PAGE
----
particular covers Nelson's scalar field model, see Section \ref{Sect4}
below.
\begin{theorem}
Let $\mu$ be a Gibbs measure for $W$ satisfying (W2). Suppose $V$ is
of (V2)-type and $|\lambda|$ is small enough. Then the following hold:
\begin{enumerate}
\item
{\rm{[Invariance properties]}} $\mu$ is invariant with respect to time
shift and time reflection:
\begin{eqnarray*}
&& \mu \circ \tau_t = \mu, \;\; \forall t \in \R, \;\; \mbox{where}
\;\; (\tau_s X)_t = X_{s+t}, \\
&& \mu \circ \vartheta = \mu, \;\; \mbox{where} \;\; (\vartheta X)_t
= X_{-t}.
\end{eqnarray*}
\item
{\rm{[Single time distributions]}} The distributions $\vp_T$ under
$\mu_T$ of positions $x$ at time $t = 0$ are equivalent to $\nu$,
i.e. there exist $C_1,C_2 \in \R$, independent of $T$ and $x$ such
that
\begin{equation}
C_1 \; \leq \; \frac{d\vp_T}{d\nu}(x) \; \leq \; C_2
\label{aco}
\end{equation}
for every $x \in \R^d$ and $T > 0$. Moreover $\lim_{T \to \infty}
(d\vp_T/d\nu)(x) = (d\vp/d\nu)(x)$ exists pointwise.
\item
{\rm{[Single time conditional distributions]}} The conditional
distributions $\mu_T(\;\cdot\;|X_0 = x)$ converge locally weakly to
$\mu(\;\cdot\;|X_0 = x)$, for all $x \in \R^d$.
\item
{\rm{[Mixing properties]}} For any bounded functions $F,G$ on $\R^d$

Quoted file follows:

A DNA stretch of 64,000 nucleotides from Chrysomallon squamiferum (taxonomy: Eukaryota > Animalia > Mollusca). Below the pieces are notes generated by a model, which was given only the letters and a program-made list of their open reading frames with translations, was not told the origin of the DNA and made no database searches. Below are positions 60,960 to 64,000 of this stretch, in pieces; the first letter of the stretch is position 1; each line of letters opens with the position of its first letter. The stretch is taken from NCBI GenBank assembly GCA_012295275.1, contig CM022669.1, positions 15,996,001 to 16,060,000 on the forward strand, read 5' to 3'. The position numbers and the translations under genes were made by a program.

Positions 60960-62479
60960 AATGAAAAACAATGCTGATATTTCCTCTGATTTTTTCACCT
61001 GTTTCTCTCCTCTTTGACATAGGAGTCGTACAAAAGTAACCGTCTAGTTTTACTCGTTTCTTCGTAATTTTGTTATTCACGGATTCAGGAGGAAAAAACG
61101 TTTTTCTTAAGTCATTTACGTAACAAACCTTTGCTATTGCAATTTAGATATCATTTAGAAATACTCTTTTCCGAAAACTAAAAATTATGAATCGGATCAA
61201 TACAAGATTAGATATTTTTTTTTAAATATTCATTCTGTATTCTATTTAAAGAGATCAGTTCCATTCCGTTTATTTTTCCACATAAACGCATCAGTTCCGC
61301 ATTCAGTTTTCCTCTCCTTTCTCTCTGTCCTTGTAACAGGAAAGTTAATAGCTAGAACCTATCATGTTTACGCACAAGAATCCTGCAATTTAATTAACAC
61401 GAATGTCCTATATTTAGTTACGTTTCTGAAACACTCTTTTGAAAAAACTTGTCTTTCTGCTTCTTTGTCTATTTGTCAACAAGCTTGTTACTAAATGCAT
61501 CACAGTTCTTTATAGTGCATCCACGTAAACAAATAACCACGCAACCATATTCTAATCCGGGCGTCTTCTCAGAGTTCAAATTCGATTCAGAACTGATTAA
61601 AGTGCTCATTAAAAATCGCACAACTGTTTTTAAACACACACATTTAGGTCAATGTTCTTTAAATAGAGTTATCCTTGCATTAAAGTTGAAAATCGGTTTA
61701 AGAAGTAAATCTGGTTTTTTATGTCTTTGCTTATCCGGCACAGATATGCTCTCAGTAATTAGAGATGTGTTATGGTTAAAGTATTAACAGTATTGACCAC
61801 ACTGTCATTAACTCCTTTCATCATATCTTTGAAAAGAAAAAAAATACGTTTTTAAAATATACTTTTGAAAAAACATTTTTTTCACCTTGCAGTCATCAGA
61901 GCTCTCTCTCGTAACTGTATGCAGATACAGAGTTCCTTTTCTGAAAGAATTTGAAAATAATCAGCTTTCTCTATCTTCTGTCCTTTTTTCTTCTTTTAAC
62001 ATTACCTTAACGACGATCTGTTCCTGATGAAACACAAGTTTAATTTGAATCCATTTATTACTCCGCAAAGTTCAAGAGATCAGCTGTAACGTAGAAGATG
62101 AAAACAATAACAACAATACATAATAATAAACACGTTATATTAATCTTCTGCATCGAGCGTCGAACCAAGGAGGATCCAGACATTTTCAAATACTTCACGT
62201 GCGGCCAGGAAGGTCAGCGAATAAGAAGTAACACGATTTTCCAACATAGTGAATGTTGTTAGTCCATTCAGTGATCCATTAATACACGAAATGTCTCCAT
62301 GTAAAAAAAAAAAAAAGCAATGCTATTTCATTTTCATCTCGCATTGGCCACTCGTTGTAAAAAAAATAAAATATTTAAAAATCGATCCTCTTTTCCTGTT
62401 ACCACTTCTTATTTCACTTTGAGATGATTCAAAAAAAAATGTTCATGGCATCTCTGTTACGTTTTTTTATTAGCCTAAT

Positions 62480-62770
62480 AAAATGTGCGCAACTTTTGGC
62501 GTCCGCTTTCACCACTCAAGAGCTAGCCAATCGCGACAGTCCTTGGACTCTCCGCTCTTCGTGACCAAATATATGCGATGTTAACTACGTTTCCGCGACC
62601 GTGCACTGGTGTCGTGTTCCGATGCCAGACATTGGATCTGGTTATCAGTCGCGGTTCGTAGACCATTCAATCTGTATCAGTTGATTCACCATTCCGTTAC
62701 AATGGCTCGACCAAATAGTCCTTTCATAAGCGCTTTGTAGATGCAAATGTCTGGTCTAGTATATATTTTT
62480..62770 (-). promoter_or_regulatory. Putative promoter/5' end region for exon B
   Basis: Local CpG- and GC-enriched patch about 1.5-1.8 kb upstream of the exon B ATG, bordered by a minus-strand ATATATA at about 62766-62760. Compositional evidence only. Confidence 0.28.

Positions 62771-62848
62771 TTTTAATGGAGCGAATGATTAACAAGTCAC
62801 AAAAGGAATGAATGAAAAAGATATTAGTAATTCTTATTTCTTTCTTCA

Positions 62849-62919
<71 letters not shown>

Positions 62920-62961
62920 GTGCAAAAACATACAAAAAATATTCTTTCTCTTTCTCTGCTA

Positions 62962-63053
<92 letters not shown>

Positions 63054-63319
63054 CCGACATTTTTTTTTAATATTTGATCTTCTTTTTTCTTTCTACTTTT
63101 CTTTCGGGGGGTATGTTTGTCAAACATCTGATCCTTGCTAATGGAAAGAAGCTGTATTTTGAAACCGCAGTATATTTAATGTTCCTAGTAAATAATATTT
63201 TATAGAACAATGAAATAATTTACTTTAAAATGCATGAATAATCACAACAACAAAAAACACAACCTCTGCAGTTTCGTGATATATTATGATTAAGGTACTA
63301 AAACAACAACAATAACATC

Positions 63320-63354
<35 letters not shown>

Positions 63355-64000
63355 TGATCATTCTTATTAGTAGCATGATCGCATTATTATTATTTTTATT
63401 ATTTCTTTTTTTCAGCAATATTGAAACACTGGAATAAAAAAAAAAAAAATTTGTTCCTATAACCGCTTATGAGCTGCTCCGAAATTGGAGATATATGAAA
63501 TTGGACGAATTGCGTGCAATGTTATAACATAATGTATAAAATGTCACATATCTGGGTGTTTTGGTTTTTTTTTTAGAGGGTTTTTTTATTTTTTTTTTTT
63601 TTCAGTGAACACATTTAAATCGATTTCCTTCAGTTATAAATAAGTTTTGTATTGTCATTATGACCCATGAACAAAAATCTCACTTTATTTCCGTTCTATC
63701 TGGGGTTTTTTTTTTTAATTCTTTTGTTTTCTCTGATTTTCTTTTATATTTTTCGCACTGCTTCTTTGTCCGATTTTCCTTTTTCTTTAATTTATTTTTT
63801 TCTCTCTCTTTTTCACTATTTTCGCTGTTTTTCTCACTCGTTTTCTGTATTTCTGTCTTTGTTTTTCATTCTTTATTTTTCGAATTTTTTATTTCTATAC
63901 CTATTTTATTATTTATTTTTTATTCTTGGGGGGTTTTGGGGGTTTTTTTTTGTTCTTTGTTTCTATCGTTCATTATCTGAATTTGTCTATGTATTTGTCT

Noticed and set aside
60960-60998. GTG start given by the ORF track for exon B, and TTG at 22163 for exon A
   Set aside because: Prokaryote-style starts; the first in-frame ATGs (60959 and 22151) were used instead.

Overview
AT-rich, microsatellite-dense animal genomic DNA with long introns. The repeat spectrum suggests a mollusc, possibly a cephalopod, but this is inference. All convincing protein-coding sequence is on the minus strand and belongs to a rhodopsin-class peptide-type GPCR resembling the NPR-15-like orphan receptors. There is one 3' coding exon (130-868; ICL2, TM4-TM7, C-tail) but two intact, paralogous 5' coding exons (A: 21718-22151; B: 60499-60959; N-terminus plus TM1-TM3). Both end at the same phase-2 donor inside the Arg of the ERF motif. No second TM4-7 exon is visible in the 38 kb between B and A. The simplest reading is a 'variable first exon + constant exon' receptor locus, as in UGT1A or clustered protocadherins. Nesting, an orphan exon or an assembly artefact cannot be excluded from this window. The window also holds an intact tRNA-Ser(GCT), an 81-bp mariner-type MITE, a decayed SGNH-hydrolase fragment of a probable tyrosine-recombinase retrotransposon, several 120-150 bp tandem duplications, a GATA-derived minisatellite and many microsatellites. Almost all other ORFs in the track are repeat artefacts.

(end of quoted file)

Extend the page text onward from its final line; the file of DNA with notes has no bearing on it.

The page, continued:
we have on the covariance the estimate
\begin{equation}
|\cov_\mu \; (F_s;G_t)| \;\leq \; {\rm{const}} \; \frac{\sup{|F_s|}
\sup{|G_t|}}{1 + |t-s|^\beta}
\end{equation}
where $\beta > 0$, $F_s := F(X_s)$, $G_t := G(X_t)$, and the constant
prefactor is independent of $s,t$ and $F, G$.
\end{enumerate}
\end{theorem}
\subsection{Existence for pair potential of arbitrary strength}
\label{Sect2.3}
The main restriction in the previous section was that the pair
potential $W$ had to carry a small prefactor $\lambda$. This
restriction is inherent in the cluster expansion. An alternative
route to the existence of Gibbs measures are compactness arguments;
the main tool is the concept of uniform domination \cite{Georgii},
which in our context reads as follows:
\begin{definition}
Let $P$, $(\muT)_{T \geq 0}$ be probability measures on $C(\R,
\R^d)$. We say that the family $(\muT)_{T \geq 0}$ is locally
uniformly dominated by $P$ if the following holds true: For each
$\varepsilon > 0$ and $S > 0$ there exists $\delta > 0$ such that
$P(A) < \delta$ implies $ \limsup_{T \to \infty} \muT(A) <
\varepsilon$ uniformly in sets $A$ depending on $X_s, |s| < S$,
$(X_s)_{s \in \R} \in C(\R,\R^d)$.
\end{definition}
The important fact is that each family $(\muT)_{T \geq 0}$ of
probability measures that is locally uniformly dominated by a
probability measure $P$ has at least one cluster point as $T \to
\infty$ in the topology of local convergence. In order to apply
this to Gibbs measures we adopt the general set-up from the previous
section. As a first assumption on the potentials we need